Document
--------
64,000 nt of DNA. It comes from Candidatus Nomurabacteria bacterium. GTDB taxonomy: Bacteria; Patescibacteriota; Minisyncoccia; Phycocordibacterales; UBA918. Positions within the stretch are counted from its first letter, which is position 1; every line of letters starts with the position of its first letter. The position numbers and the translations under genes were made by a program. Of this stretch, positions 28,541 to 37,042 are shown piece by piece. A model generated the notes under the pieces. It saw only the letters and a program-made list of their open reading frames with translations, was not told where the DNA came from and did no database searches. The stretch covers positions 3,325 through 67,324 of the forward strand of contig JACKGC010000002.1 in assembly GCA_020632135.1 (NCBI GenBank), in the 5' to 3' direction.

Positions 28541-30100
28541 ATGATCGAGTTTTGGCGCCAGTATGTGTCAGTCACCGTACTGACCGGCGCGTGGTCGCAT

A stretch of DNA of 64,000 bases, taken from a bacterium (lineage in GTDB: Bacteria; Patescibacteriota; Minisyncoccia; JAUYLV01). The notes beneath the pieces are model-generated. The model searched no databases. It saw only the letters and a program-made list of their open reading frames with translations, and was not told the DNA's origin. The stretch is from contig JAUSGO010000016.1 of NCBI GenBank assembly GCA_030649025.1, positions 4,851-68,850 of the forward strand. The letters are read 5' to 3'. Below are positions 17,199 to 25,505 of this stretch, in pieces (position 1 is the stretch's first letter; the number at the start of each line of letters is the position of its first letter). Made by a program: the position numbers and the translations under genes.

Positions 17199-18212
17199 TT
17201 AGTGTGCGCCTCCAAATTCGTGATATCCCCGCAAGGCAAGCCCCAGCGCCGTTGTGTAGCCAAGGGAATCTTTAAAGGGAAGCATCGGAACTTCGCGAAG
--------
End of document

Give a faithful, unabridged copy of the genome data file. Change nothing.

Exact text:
64,000 nt of DNA. It comes from Candidatus Nomurabacteria bacterium. GTDB taxonomy: Bacteria; Patescibacteriota; Minisyncoccia; Phycocordibacterales; UBA918. Positions within the stretch are counted from its first letter, which is position 1; every line of letters starts with the position of its first letter. The position numbers and the translations under genes were made by a program. Of this stretch, positions 28,541 to 37,042 are shown piece by piece. A model generated the notes under the pieces. It saw only the letters and a program-made list of their open reading frames with translations, was not told where the DNA came from and did no database searches. The stretch covers positions 3,325 through 67,324 of the forward strand of contig JACKGC010000002.1 in assembly GCA_020632135.1 (NCBI GenBank), in the 5' to 3' direction.

Positions 28541-30100
28541 ATGATCGAGTTTTGGCGCCAGTATGTGTCAGTCACCGTACTGACCGGCGCGTGGTCGCAT

A stretch of DNA of 64,000 bases, taken from a bacterium (lineage in GTDB: Bacteria; Patescibacteriota; Minisyncoccia; JAUYLV01). The notes beneath the pieces are model-generated. The model searched no databases. It saw only the letters and a program-made list of their open reading frames with translations, and was not told the DNA's origin. The stretch is from contig JAUSGO010000016.1 of NCBI GenBank assembly GCA_030649025.1, positions 4,851-68,850 of the forward strand. The letters are read 5' to 3'. Below are positions 17,199 to 25,505 of this stretch, in pieces (position 1 is the stretch's first letter; the number at the start of each line of letters is the position of its first letter). Made by a program: the position numbers and the translations under genes.

Positions 17199-18212
17199 TT
17201 AGTGTGCGCCTCCAAATTCGTGATATCCCCGCAAGGCAAGCCCCAGCGCCGTTGTGTAGCCAAGGGAATCTTTAAAGGGAAGCATCGGAACTTCGCGAAG